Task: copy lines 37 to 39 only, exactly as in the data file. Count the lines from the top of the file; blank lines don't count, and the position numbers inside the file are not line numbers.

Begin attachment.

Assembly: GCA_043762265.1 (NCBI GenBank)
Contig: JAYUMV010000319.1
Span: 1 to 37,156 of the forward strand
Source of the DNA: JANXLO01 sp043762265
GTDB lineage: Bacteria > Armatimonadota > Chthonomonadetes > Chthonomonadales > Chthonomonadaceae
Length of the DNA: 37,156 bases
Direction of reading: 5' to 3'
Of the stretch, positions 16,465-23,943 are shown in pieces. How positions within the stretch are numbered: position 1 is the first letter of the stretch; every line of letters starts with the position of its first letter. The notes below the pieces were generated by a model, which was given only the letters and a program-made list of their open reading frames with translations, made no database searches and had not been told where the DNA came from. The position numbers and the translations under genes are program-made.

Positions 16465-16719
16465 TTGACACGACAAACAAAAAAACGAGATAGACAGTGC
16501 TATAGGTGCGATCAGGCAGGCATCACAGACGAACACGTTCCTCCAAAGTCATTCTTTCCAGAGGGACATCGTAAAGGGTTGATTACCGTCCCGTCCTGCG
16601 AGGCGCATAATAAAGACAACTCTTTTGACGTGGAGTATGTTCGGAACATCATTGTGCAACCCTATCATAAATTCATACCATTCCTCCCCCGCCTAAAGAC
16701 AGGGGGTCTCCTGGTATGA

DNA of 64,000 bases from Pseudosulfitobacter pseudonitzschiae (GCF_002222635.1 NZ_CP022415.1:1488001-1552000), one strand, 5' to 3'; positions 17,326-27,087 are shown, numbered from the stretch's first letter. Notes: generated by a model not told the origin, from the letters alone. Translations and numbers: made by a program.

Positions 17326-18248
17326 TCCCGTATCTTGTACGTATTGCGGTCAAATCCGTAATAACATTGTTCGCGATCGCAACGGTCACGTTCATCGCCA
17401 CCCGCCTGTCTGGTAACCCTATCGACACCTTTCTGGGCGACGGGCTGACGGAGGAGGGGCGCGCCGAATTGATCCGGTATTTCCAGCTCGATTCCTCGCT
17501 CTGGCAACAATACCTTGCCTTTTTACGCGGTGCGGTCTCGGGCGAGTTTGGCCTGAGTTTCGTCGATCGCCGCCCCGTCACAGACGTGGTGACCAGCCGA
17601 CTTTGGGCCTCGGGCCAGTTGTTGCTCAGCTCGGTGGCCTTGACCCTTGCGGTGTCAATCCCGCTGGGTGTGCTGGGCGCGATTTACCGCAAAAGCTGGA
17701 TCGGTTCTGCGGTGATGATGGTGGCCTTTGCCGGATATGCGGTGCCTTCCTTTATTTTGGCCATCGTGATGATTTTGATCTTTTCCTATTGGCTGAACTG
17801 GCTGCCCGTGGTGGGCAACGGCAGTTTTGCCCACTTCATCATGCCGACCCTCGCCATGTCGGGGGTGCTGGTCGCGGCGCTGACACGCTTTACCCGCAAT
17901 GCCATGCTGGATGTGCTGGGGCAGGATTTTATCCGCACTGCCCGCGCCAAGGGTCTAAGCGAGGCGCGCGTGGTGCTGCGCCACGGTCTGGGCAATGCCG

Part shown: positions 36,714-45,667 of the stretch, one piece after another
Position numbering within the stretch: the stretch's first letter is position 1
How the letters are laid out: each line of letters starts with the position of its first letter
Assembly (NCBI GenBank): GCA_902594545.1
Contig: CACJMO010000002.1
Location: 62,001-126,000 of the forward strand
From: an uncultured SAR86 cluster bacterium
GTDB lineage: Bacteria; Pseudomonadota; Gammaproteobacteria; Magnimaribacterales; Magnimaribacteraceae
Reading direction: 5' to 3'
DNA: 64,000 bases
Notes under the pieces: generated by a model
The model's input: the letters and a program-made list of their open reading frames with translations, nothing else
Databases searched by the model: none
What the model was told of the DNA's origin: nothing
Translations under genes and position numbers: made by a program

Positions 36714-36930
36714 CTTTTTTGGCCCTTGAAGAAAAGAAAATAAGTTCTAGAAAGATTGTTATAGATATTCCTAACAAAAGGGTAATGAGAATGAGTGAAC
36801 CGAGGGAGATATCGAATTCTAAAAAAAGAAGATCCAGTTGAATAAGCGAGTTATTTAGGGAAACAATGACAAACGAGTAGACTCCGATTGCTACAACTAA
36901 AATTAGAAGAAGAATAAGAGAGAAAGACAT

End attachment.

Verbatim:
Translations under genes and position numbers: made by a program

Positions 36714-36930
36714 CTTTTTTGGCCCTTGAAGAAAAGAAAATAAGTTCTAGAAAGATTGTTATAGATATTCCTAACAAAAGGGTAATGAGAATGAGTGAAC